In the Educational Leadership article entitle “The Boss of My Brain”, authors Donna Wilson and Marcus Conyers examines the explicit instruction in metacognition. Researchers stated that “explicit instruction in metacognition puts students in charge of their learning.” It was also stated that “meta-cognition supports learning by enabling us to actively think about which cognitive strategies can help achieve learning, how we should apply those strategies, how we can review our progress, and whether we need to adjust our thinking.” I believe this a unique teaching tool for teachers to implement with their students. With the use of metacognition, students whether they are struggling learners or gifted can learn how to use a variety of cognitive strategies to help improve their learning.
In the most general sense, it usually means encouraging students to use active techniques (experiments, real-world problem solving) to create more knowledge and then to reflect on and talk about what they are doing and how their understanding is changing. The teacher makes sure she understands the students' preexisting conceptions, and guides the activity to address them and then build on them. Dialogic teaching Dialogic teaching harnesses the power of talk to stimulate and extend students’ thinking, and advance their learning and understanding (Alexander 2010).
Mind’s Eye strategy could be one of their best ways to solve this problem. This strategy can develop students visualization and improve students reading comprehension as the technique includes students memory and asking them to be more critical in giving their perception and prediction. According to Silver, Strong and Perini (2007) mind’s eye is a reading strategy that is used by the teacher to improve students critical skill of the words on the page into memorable images. When the students read about a text the students will combine their background knowledge with the information that is gotten in the text. In addition, Sejnost (2009) states that this strategy is started by the students who listen to the keywords which are mentioned by the teacher and then attempt to visualize what are they hearing by making pictures in their minds.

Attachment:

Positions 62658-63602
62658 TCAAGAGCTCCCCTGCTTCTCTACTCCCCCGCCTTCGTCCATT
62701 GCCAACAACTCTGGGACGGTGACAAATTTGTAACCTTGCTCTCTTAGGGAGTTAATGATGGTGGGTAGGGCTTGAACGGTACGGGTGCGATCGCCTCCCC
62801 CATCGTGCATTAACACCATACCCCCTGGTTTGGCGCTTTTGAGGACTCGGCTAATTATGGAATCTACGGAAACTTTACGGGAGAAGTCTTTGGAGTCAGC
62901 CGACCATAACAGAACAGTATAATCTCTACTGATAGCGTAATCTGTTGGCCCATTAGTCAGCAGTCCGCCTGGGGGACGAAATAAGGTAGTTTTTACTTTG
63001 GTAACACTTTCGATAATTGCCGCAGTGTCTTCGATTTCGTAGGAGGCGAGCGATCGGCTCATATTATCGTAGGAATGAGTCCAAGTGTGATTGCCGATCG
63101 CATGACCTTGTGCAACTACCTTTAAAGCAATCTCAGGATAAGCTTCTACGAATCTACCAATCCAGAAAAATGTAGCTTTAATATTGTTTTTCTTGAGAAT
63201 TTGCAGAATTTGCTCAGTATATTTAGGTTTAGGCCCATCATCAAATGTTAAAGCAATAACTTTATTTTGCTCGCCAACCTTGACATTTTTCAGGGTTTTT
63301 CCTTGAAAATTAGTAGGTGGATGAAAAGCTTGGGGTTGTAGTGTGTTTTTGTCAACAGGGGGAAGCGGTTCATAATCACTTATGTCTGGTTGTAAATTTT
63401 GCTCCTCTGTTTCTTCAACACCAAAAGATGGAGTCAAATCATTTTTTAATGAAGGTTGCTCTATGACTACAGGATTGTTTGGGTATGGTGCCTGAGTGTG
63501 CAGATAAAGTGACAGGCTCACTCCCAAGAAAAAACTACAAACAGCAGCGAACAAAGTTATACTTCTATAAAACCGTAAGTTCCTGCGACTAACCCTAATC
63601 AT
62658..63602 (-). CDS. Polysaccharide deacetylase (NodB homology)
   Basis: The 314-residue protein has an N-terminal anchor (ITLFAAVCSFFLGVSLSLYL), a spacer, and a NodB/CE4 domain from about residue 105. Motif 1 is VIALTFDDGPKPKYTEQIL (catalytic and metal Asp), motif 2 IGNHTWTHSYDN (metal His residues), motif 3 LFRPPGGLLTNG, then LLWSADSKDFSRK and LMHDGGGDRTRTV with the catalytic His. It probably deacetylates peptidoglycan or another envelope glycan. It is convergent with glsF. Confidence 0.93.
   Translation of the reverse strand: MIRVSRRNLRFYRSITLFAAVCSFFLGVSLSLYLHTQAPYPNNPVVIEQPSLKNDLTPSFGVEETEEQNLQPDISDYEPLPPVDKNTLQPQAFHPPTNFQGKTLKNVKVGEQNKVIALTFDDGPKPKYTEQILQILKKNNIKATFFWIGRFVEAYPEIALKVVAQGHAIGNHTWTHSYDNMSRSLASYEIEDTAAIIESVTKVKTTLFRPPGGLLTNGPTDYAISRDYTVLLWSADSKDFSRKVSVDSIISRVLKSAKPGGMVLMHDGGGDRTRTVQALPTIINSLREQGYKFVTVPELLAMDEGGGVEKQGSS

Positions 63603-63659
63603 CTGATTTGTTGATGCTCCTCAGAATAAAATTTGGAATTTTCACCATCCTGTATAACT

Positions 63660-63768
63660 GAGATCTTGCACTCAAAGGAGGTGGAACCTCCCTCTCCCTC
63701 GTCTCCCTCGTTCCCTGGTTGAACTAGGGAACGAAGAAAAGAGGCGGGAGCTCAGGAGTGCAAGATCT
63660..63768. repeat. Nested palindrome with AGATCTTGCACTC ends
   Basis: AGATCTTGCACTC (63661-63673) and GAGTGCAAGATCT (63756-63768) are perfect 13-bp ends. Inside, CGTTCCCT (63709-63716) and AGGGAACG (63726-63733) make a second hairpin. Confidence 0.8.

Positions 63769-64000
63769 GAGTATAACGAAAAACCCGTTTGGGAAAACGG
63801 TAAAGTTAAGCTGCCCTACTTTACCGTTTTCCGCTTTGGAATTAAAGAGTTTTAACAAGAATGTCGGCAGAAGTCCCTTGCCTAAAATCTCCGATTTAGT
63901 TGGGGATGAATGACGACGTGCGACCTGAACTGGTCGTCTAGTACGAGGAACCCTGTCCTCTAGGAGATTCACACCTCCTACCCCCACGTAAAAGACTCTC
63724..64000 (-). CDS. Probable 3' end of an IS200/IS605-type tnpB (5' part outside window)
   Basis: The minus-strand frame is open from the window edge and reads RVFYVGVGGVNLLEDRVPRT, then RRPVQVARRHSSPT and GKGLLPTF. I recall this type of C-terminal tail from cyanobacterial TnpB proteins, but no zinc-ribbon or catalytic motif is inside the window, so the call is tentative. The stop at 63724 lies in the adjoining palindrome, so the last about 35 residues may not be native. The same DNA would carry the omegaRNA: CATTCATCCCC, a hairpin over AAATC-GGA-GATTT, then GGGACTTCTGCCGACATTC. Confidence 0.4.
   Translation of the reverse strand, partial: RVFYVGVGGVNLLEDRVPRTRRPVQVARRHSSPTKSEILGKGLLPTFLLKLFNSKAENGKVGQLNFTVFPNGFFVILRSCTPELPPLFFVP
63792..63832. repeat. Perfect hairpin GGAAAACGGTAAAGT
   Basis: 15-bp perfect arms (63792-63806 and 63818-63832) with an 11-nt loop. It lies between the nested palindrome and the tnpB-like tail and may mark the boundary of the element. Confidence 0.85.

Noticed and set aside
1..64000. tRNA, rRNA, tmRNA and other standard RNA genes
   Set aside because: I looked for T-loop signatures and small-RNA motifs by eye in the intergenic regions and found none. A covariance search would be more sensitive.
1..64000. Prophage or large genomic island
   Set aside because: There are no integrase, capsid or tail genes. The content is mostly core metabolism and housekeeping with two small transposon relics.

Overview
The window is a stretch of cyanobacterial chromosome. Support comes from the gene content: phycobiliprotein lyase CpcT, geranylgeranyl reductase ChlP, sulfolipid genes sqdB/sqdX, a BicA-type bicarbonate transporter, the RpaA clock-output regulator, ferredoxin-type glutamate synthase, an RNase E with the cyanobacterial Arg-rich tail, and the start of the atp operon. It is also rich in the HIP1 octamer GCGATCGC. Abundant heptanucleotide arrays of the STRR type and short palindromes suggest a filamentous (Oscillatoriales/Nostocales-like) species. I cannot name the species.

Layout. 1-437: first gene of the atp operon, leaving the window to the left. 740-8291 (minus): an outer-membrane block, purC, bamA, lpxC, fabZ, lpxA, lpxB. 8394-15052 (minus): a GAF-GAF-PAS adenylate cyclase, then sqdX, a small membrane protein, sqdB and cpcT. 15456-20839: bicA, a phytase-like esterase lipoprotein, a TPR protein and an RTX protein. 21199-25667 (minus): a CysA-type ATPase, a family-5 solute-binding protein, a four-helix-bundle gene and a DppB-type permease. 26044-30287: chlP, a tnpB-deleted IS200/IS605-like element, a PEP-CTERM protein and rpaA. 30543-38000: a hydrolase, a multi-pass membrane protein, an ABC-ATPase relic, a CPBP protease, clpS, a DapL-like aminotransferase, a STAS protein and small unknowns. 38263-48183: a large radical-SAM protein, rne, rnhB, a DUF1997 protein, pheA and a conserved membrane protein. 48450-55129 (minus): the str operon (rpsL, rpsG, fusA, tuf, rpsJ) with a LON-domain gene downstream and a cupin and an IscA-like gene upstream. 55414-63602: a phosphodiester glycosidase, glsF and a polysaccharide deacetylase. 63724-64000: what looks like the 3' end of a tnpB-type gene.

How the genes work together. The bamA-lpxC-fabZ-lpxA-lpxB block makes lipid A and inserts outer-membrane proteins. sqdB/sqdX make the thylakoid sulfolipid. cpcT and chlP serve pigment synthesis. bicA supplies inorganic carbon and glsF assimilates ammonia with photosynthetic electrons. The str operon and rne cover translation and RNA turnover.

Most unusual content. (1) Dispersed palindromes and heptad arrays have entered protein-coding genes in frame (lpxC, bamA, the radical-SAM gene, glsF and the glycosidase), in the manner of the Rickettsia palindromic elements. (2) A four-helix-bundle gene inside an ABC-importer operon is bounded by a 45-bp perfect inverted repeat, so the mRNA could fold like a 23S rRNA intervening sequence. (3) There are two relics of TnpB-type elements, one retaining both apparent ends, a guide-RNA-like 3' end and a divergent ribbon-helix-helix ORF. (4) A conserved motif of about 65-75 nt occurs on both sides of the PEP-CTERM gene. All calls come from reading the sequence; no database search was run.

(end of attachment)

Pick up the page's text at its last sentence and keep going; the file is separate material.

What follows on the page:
THE PROCESS OF EXPERIENTIAL LEARNING Experiential Learning Theory (ELT) provides a holistic model of the learning process and is a multi-linear model of adult development, both of which are concerned with what we know about how we naturally learn, grow, and develop. The theory is called "Experiential learning" to emphasize the central role played by experience in the learning process. Experiential learning focuses on individual learning. For example, you are going to another country to interact and experience new things. What you learn through interacting and observing that country is experiential learning, oppose to reading about that country in a book.
He stressed that people determine by acting and contemplating on what they serve. The school is concerned with the evolution of the total person, not certain selected elements. The aforementioned concept of John Dewey as cited by Neil (2005) were supported by Kolb (1984). To take in teaching effectiveness and learning productively, the instructors must experience the nature of the child to be motivated, directed, pointed,